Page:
Sometimes you just learn something that so impresses you that you can’t wait to tell someone. This just happened to me. I should warn you that it really doesn’t take a lot to impress me, but still I think this information could come in handy some day. You could be at a party where you need to impress someone and you can ask, “Do you know what 20/20 vision really means?”
I know most of you think that a person with 20/20 eyesight has the best possible vision. They don’t. They just have what is called “perfect vision” for measurement purposes. In fact people can have 20/15 vision, even 20/10. Also, most of us have the misconception that 20/20 is the measurement of each eye. Not so either. This measurement is called visual acuity and you use the standard vision chart to measure it.
The standard vision chart, that we are all familiar with, is called the Snellen Chart. It was named after the Dutch ophthalmologist, Hermann Snellen, who developed it in 1862. And it’s normally viewed at six feet. So perfect vision is really 6/6. That’s why the chart differs in size, but measures the same thing, like that little one you see through the stereoscope at the DMV.
The first number is always 20. Ever notice that? I don’t think I did. That number represents the smallest letter on the chart that a person with perfect vision could see from 20 feet. Pretty cool, huh? The second number is your “visual acuity.” For example, if you have 20/40 vision, the smallest letter that you can see on the chart from 20 feet away, a person with perfect vision can see from 40 feet away. People who measure 20/10 have some pretty good vision. It means the person with perfect vision can see at 20 feet from the chart, the smallest letter that you can see at 10 feet. If you have 20/200 acuity, you are only able to see the largest letter, the letter “E,” on the Snellen chart at 20 feet. You have some serious problems. You are considered legally blind. We’re talking pop-bottle-bottom lenses.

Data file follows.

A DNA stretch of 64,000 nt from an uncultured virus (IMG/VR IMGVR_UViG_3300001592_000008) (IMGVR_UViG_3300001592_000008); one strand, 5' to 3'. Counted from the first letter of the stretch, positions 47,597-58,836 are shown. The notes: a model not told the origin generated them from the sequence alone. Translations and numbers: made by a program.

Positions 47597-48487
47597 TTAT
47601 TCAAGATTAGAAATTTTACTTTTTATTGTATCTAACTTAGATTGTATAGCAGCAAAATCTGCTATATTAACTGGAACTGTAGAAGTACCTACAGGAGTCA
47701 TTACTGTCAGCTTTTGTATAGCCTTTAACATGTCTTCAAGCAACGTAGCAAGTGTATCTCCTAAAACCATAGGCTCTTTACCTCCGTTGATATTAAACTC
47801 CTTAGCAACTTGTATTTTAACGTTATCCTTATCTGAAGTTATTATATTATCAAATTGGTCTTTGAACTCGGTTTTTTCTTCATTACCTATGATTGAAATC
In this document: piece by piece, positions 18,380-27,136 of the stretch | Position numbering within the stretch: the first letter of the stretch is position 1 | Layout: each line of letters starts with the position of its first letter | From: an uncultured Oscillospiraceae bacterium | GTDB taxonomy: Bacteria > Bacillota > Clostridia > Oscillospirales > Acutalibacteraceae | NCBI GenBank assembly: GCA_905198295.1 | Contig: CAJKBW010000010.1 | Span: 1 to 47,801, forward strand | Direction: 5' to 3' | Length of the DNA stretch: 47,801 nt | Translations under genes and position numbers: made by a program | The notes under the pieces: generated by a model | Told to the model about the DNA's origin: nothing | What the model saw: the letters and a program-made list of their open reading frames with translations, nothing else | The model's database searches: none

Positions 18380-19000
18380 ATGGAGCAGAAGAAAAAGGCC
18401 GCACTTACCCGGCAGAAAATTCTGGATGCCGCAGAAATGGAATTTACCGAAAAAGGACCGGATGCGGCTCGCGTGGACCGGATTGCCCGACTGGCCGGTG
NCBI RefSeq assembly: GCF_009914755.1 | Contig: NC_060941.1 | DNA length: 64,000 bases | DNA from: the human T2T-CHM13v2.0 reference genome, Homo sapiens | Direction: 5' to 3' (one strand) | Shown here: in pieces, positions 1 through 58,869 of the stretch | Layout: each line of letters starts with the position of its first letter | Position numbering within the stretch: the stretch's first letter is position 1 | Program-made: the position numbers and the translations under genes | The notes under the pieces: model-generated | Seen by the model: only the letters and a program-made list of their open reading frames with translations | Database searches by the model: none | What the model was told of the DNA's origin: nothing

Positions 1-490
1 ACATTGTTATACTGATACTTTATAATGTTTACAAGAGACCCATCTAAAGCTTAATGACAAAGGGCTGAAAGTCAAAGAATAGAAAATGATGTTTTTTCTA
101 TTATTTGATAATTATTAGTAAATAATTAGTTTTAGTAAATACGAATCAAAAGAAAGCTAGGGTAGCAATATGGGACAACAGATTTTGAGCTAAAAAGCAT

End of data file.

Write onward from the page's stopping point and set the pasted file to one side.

Why did I find that so amazing? Because I’m a boomer who has worn glasses almost all my life and I’ve always thought that was a measurement for each eye. I had no idea about the 20 foot thing either. Now, I feel enlightened because my eye doctor thought it was valuable enough information to explain to me.
I can remember the first time I put on a pair of eyeglasses. I can flash back to the exact moment in an instant in my mind. That’s probably why they call those kinds of episodes “mind-blowing”. Anyway, I was in third grade. One of those kids that had to sit in the front row in class to see the board and a few feet from the television to see it clearly. My mother was always telling me not to sit so close to the screen because I was getting radiation poisoning.
Finally, when my third-grade teacher called my parents in for a conference, she told them she believed I needed glasses. After the eye exam, which I still find very stressful because I’m never really sure if number one is better than number two, and then they’ll throw number three into the mix, it was determined that I needed “corrective lens”. I suffered from “nearsightedness”. That’s like a death sentence to an 8-year old kid who has never had anything wrong with them.
So, after a week, I went back to Dr. Whitney, for my fitting. He told me to stand at a window and look out at the tree in the front of the yard, about twenty feet away. “Do you see the tree?” he asked. Sure I saw the tree. It was a big tree.
“Okay,” he said, “now put these on.” He handed me the black framed, “four-eyes,” glasses and I put them on. “Now look at the tree he said. What do you see?”
My Gawd. There were leaves on the tree and I could see each one attached to branches that were swinging in the breeze. I can’t explain how incredible it was. I’m sure the eye doctor got his kicks out of watching people “see” for the first time.
So now you know what 20/20 eyesight is. I don’t have it. I don’t even know what my visual acuity is, but if I was to guess, I would say 20/50. I’m pretty near-sighted…about a lot of things.
And just remember now, hindsight doesn’t always have to be 20/20, sometimes it could be 20/10 or 20/15. Sometimes the outcome shouldn’t have been that hard to see in the beginning.